Synopsis (from Amazon)
‘Can I explain why I wanted to jump off the top of a tower block?’
For disgraced TV presenter Martin Sharp the answer’s pretty simple: he has, in his own words, ‘pissed his life away’. And on New Year’s Eve he’s going to end it all . . . but not, as it happens, alone. Because first single-mum Maureen, then eighteen-year-old Jess and lastly American rock-god JJ turn up and crash Martin’s private party. They’ve stolen his idea – but brought their own reasons.
Yet it’s hard to jump when you’ve got an audience queuing impatiently behind you. A few heated words and some slices if cold pizza later and these four strangers are suddenly allies. But is their unlikely friendship a good enough reason to carry on living?
Previous novels which I’ve read by Nick Hornby have both been books where I’vd seen the films previously (you can see my reviews of Nick Hornby’s other works by using his tag) I’m not entirely sure what effect this has had on my reading of them, I enjoyed both so I certainly wouldn’t say it had a negative impact but it did give me some expectations.
I’ve been meaning to read some other of his novels for some time but was unsure where to go. A Long Way Down probably wouldn’t have been my first choice except that it was in the 12 days of kindle deals after Christmas so it seemed sensible.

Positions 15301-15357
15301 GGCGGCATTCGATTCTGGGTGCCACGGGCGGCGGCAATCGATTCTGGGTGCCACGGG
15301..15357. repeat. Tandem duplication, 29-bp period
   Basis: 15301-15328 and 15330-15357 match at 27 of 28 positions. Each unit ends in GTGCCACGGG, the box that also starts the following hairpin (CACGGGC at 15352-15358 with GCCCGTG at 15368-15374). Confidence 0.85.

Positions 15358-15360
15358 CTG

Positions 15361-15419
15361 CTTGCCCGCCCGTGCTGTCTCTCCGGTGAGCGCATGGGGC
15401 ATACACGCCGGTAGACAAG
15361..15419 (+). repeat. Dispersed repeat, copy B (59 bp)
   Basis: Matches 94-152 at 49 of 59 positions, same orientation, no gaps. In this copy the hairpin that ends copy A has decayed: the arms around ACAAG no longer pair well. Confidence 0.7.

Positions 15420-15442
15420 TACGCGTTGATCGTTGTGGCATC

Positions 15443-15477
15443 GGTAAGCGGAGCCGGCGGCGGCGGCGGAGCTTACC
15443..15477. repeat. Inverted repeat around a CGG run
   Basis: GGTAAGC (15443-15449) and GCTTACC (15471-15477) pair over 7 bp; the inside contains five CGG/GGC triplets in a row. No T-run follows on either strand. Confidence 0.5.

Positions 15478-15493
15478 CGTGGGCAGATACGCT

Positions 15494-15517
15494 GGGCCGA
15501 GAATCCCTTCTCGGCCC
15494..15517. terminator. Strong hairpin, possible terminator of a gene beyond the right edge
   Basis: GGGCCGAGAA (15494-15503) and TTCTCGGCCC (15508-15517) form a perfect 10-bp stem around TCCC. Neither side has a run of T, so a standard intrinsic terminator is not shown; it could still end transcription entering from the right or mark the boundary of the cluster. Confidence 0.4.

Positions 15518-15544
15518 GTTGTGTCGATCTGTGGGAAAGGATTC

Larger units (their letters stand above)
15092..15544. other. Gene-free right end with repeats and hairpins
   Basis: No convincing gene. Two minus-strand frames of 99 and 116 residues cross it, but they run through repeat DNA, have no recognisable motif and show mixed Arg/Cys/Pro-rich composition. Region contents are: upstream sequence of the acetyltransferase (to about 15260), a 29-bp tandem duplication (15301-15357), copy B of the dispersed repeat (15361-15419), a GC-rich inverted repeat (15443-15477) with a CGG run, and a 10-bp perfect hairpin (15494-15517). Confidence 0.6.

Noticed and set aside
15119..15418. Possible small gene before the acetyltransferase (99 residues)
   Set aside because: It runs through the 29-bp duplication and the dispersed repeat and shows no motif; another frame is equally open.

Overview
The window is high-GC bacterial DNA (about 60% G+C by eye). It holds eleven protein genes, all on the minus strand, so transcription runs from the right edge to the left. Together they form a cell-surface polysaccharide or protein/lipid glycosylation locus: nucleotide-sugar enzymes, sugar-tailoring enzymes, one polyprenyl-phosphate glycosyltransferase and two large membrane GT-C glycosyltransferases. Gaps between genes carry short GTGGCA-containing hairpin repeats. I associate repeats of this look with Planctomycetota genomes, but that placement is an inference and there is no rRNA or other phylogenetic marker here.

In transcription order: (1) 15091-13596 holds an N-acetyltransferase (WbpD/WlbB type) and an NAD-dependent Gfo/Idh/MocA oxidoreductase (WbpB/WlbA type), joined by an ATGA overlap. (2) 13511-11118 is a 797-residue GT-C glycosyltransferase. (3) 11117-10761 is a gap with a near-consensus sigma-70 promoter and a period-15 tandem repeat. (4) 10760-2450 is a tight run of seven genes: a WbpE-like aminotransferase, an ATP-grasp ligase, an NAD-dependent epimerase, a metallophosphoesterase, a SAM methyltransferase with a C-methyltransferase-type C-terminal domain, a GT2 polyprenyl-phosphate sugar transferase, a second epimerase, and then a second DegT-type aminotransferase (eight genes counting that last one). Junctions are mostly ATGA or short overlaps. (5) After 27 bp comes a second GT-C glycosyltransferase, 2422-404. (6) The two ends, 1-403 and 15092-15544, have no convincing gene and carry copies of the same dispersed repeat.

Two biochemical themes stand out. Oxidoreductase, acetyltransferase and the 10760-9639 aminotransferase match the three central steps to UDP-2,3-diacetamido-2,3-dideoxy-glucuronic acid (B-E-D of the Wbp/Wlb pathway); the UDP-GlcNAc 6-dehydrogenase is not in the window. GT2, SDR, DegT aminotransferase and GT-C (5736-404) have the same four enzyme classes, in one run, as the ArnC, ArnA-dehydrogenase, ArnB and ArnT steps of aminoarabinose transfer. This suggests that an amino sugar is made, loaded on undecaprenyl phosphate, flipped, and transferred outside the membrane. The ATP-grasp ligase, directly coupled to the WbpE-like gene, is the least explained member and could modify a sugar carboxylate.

Why wouldn’t I have gone with A Long Way Down? Well, my experience with funny suicide novels is not the best. I didn’t get on well with A Spot of Bother, and I wasn’t that enamoured with The Terrible Privacy of Maxwell Sim either, but I did enjoy A Matter of Death and Life. I did know though that it’s Nick Hornby’s forte to manage to write light novels about serious subjects.
Well as far as funny suicide novels go it was pretty good. It did make me laugh, sometimes to the point that I felt a little bad about laughing, it was absurd but maybe believable. However I did feel it skimped a bit on the emotion. I never felt particularly attached to the characters, or especially emphatic- although my empathy did grow a little as I got to know them better.
There was only one character that I really felt had a halfway decent reason to want to commit suicide, but strangely she was also the one who I wanted to succeed the least.
If you have reviewed this book leave me a link and I will add it here.